Chances are, you know this plant and you possibly also have it in your garden. It's just about everywhere, still sold in garden centers, but is also a major threat to native plants...Agapanthus.
Several regional councils list agapanthus as a pest plant including Tamaki Makaurau, Northland, Waikato, Gisborne and Bay of Plenty. Other councils say they haven't listed it as it would be too costly to remove it.
So why is it such a problem? Agapanthus is a prolific seeder; it is very good a producing many seeds that spread well and germinates densely. It also spreads through rhizomes under the ground. Agapanthus is tolerant of hot and cold temperature, as well as various conditions including salty and poor soils. Spread of densely growing weeds such as Agapanthus out compete and crowd out native species, causing massive biodiversity loss.
What can you do? One easy step is to remove the flower heads before they see to prevent further spread of the plant - as the old gardening adage goes 'one year's seed is seven years weeding'!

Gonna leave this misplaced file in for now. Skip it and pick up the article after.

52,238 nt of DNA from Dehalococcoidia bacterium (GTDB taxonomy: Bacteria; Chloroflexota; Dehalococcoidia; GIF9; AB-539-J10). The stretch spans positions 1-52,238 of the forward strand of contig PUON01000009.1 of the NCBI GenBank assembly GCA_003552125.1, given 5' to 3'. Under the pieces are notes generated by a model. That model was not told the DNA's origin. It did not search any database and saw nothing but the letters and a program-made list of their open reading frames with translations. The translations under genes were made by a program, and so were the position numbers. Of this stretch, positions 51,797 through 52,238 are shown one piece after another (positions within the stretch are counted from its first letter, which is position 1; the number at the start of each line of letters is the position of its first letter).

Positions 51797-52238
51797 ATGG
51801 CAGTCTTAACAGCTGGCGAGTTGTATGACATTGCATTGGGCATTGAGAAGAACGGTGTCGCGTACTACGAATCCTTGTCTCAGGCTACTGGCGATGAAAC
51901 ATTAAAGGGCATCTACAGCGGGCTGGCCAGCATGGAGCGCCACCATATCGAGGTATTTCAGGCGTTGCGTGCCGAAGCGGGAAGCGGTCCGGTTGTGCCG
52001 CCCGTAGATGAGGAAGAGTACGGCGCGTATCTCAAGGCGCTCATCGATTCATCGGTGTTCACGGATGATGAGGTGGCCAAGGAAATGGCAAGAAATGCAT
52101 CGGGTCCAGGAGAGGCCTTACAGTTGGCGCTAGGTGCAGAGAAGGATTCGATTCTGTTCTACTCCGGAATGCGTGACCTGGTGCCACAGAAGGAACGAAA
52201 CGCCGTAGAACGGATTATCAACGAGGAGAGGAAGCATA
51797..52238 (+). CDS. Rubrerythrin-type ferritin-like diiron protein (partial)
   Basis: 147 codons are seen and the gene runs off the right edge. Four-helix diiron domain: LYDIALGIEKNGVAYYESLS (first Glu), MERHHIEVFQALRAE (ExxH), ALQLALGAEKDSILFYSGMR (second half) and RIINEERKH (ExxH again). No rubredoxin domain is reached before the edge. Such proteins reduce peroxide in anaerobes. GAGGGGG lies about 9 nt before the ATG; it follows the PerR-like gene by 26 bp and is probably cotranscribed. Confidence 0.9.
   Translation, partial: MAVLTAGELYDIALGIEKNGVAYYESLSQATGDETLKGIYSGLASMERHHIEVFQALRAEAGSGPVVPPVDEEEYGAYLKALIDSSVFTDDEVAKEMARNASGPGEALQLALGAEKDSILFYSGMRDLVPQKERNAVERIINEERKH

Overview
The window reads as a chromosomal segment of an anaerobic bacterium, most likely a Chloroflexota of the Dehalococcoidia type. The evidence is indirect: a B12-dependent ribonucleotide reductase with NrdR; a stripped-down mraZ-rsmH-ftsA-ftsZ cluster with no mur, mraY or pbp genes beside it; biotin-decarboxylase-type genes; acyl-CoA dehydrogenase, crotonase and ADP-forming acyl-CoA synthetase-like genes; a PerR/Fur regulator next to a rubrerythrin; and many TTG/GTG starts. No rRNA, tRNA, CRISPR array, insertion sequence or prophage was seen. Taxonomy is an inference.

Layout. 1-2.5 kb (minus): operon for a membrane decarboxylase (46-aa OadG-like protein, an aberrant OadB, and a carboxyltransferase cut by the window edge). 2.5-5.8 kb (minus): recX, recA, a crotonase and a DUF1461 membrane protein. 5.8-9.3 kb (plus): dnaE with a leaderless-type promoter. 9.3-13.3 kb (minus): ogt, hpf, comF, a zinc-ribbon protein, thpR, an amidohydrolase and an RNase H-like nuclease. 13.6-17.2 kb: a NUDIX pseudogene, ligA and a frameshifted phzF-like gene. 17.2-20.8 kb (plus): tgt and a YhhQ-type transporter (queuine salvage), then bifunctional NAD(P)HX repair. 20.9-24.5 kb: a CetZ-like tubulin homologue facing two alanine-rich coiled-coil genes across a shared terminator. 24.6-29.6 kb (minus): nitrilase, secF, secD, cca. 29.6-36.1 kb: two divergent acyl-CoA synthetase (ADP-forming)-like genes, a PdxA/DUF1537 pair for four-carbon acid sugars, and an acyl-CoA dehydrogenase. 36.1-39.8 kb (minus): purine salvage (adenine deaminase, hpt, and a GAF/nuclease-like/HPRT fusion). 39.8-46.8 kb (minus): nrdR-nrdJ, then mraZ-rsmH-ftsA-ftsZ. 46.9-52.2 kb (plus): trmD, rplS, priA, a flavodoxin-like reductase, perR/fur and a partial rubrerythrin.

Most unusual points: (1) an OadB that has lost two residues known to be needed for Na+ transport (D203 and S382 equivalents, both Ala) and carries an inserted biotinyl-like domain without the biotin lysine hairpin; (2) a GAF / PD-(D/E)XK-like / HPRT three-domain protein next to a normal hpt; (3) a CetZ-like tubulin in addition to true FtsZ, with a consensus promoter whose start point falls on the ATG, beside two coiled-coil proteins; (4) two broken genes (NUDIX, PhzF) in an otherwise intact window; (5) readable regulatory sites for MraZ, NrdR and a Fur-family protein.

Digging out is hard work, but reasonably effective, however, there is a lot of root that needs to be removed in order to stop it coming back. Spraying is also effective, but will also require repeat treatments.
Which ever removal method you choose, planting other species in its place will help to reduce more weeds growing in the space. Rengarenga lily (arthropodium cirraum) is a very hardy native that does well in part shade.
Harakeke (Phormium tenax) is also a great option as it does well in costal spaces and in poorer soils and provides food and habitats for a wide range of animals.
Another alternative is Lily turf (Liriope muscari), an introduced species from Asia, but is not known to be weedy.
Whilst there are new varieties being developed that are either likely sterile (Agapanthus ‘Thunderstorm’ and ‘Agapetite') or low fertility varieties, there are so many native and non weedy alternatives that it is easy to avoid agapanthus altogether.